This hand was the second last board in a GNOT regional qualifier and was literally going to decide who would go to the national final in Sydney. South opened a 22-23 2NT and North checked for a four card major fit before bidding the no trump slam. West somehow found the JS lead which nobody is going to read easily! As with all slams, it behooves declarer to make a maximum effort to succeed. The QS was put up and held.
How would you continue as declarer? There are six black tricks, three heart tricks and two certain diamond tricks so you have to play diamonds for three tricks or find some sort of squeeze. There are slight entry problems although you will have two club entries to table if they split. Declarer tried the QD at trick two but this was covered by the king and ace. He then tried jack and another diamond and would win if they are 3-3 or there is a doubleton 10 which is about 52%. Was this a good line?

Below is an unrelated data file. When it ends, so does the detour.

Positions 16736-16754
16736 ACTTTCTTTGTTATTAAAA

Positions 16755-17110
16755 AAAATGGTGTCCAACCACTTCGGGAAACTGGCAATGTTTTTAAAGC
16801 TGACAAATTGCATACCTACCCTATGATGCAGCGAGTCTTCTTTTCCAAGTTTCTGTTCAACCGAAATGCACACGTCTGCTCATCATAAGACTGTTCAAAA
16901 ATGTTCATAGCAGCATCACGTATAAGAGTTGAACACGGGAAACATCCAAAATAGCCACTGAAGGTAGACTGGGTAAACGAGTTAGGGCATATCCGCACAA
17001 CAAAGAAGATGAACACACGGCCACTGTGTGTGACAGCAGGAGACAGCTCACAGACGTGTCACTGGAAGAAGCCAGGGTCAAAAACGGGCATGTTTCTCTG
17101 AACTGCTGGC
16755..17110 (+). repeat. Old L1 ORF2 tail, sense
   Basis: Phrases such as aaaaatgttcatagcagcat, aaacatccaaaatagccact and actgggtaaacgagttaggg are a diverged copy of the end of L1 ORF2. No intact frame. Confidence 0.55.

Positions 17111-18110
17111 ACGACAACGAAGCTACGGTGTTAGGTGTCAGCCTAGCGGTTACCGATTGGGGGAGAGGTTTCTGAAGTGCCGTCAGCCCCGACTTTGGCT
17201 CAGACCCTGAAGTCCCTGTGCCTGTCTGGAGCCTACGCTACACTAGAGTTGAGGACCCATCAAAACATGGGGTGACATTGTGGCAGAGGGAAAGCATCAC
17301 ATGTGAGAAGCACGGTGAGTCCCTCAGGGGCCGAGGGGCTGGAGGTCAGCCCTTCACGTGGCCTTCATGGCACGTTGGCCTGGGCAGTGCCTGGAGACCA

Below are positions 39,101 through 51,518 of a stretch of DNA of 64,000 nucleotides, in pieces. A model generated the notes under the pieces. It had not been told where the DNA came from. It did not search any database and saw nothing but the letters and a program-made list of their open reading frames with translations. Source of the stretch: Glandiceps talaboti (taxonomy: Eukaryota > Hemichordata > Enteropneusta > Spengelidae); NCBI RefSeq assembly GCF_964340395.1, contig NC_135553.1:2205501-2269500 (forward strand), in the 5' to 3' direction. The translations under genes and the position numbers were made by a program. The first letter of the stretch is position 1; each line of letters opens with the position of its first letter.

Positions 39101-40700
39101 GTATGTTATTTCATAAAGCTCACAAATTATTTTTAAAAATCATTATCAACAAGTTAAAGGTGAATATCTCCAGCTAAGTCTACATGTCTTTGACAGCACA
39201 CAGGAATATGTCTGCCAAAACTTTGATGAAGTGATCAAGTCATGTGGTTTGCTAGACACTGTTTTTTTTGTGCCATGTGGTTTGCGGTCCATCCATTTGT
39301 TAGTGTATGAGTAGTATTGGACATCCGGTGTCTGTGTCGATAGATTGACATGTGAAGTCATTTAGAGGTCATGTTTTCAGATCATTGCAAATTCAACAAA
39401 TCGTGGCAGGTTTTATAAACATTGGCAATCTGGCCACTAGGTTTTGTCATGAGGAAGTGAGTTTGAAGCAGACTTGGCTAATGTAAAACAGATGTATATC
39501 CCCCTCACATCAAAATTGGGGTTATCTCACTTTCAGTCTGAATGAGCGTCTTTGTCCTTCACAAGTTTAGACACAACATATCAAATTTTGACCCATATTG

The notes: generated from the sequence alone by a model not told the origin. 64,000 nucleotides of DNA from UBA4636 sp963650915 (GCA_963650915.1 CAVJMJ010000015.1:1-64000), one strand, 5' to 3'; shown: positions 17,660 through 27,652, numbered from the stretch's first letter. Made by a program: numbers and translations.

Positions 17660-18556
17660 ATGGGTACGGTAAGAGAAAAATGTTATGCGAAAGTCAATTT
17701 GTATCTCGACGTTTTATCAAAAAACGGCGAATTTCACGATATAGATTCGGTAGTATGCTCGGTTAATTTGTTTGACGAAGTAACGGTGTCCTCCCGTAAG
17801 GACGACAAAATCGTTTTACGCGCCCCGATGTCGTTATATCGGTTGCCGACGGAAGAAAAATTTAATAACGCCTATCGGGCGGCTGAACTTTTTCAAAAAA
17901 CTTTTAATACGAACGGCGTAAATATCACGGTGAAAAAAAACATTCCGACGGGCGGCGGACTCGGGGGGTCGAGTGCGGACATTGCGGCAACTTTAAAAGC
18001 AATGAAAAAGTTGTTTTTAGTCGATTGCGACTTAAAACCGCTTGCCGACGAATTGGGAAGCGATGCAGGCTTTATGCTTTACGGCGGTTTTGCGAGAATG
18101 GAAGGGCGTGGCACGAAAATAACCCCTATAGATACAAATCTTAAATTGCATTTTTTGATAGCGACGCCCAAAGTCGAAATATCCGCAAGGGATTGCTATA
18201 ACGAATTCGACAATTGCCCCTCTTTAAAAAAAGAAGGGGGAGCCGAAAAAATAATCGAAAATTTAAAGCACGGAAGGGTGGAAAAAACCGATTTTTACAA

Leading the queen is not good. Always try to lead small cards towards high cards. The best play is small to the nine and, when that holds, it is all too easy. If the nine loses, you want to go back to table to lead a small one to the jack but when the ace-queen of clubs are cashed and there is only one entry to dummy. It seems best to unblock the acequeen of hearts and the jack of clubs and then play a small diamond to the queen and king. There is still a problem since the a priori 3-3 split is now much more likely than the 2-4 split (4-2 is no longer possible when East follows to the third diamond). However, since you will have played four rounds of clubs and three rounds of hearts, West will have discarded three spades on the clubs and declarer might smell out the diamond position. However, there is another temptation: the safety play to maximize your chance of three tricks is a first round finesse of the jack but this may lead to playing the diamonds before the clubs and not getting a hint about their distribution. That JS lead was little less than demonic!